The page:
IDL Reporteros/REUTERS
"Comrade Artemio," one of the top leaders of Peru's Shining Path guerrilla group, is seen at a camp in Huallaga valley in the Amazon jungle of Peru in this file photo taken on December 2, 2011. Artemio, the nom de guerre of Florindo Eleuterio Flores, was captured by security forces after being shot in a remote jungle rife with drug trafficking, Peru's President Ollanta Humala said on Sunday.

Peru captures rebel leader. Is this the end of the Shining Path?

President Ollanta Humala declared the Maoist guerrilla group is no longer a threat after the capture of Comrade Artemio, reports guest blogger Hannah Stone.

• A version of this post ran on the author's site, The views expressed are the author's own.

The capture of “Comrade Artemio,” one of the last of the Shining Path rebels’ old guard to remain at large, is a security success for Peru’s government, but is unlikely to affect the country’s burgeoning drug trade.

On Thursday, the news emerged that Artemio, whose real name is Florindo Eleuterio Flores Hala, had been seriously wounded in the early hours of the morning. Some reports (most links are in Spanish) said he was shot by his own bodyguards, who were working for the authorities, though others said he was hit in a confrontation with the police.

He was found on Sunday morning by a military patrol, lying gravely wounded in a hut near the river Misholla, in Tocache province, San Martin region. Later that day he was flown by military helicopter to Lima. As the veteran guerrilla fighter was carried on a stretcher into a police hospital, his hands heavily bandaged, he shouted some unintelligible words and raised a fist to the watching press.

Peruvian authorities had declared in advance that Artemio would be captured alive, so that he could give information about his group and its activities. This is in contrast to the fate of another recently-fallen rebel leader, “Alfonso Cano” (in English) of the Revolutionary Armed Forces of Colombia (FARC), who was shot dead while resisting capture, according to the account of the Colombian Army.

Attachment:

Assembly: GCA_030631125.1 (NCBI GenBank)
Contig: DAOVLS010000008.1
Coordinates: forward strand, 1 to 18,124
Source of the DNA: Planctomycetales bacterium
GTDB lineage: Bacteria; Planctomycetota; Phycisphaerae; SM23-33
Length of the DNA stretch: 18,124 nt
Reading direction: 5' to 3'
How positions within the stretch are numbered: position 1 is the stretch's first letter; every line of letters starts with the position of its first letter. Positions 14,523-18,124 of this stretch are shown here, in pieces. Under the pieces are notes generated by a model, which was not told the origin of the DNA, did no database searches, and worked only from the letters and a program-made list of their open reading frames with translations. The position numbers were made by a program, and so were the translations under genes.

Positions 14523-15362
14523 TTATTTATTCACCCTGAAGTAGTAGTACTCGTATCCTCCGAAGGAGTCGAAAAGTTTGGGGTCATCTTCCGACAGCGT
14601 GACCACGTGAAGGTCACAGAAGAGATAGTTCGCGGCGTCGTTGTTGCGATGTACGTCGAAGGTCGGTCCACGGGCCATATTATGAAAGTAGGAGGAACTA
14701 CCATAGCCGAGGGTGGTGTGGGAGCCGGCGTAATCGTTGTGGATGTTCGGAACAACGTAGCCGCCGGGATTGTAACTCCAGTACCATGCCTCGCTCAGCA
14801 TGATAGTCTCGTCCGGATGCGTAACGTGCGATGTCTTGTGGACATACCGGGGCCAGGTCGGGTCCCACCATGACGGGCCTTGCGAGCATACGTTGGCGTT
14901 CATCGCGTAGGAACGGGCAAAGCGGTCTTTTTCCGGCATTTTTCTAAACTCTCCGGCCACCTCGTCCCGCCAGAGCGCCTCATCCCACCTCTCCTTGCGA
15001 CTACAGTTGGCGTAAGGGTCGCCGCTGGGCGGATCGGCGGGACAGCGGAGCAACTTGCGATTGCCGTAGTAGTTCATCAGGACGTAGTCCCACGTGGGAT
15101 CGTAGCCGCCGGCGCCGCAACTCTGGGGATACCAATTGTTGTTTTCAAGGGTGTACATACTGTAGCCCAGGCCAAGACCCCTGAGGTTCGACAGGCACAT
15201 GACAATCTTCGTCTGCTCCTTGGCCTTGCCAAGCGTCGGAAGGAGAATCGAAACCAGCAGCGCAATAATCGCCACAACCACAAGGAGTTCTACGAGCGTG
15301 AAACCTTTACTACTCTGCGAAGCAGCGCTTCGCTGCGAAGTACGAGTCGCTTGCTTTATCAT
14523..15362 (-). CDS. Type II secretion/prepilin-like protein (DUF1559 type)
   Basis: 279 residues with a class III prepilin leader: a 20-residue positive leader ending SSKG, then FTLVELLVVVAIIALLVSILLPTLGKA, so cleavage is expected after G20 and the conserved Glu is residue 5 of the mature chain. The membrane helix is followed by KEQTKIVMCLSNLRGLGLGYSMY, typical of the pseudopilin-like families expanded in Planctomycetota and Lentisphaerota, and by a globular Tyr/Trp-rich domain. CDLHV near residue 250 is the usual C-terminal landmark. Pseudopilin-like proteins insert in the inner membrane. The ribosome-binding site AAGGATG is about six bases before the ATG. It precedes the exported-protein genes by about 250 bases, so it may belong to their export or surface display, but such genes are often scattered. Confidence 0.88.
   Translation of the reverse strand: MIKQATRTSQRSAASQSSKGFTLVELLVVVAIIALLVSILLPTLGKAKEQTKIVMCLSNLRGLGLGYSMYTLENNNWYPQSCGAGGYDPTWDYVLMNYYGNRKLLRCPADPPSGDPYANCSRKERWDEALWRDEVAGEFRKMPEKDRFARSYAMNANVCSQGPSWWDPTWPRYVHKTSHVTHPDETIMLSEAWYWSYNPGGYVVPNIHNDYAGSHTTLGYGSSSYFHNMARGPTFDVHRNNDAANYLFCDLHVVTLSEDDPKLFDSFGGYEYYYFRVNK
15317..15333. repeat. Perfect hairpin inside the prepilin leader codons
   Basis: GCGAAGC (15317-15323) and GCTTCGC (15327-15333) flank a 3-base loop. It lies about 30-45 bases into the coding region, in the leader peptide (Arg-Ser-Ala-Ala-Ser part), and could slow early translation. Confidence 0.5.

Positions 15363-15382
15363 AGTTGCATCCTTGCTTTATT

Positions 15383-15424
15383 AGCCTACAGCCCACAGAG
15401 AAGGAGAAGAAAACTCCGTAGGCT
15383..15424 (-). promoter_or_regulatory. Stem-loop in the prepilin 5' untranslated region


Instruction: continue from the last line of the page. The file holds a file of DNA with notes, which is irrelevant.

Peru’s politicians hailed the news as the definitive end of the Shining Path, or Sendero Luminoso in Spanish, which they say is now finished politically and militarily. President Ollanta Humala declared that the group was no longer a threat, and that “those that remain are tiny remnants, who it will not take us long to capture.” He called on Artemio’s followers to surrender, and made a triumphant visit to the hospital to see the new captive.

Artemio was one of the last commanders from the rebels’ heyday to remain at large. After leaving the army in 1980, he joined the Shining Path and was sent to the Huallaga region to set up a new branch of the group and seize control of the area from drug traffickers. He rose up the ranks, and became a member of the Shining Path’s Central Committee in 1989.

He left no clear successor. Gustavo Gorriti, of IDL-Reporteros, told El Comercio that most of Artemio’s comrades are much younger than the commander, who claims to be 47 year old, and that he was the only one with the authority and experience to lead the group.

The arrest very likely does mean the end for Artemio’s faction of the Shining Path, which is based in the Upper Huallaga region of northern Peru. This group, directly descended from, and still loyal to, founder Abimael Guzman, was already weak before Artemio fell. In December the commander gave interviews to the media in which he admitted that the Shining Path had been militarily defeated, and that, though the group’s political aims remained the same, armed struggle was no longer possible. He called for talks with the government, with the aim of his faction demobilizing and “disabling” their weapons.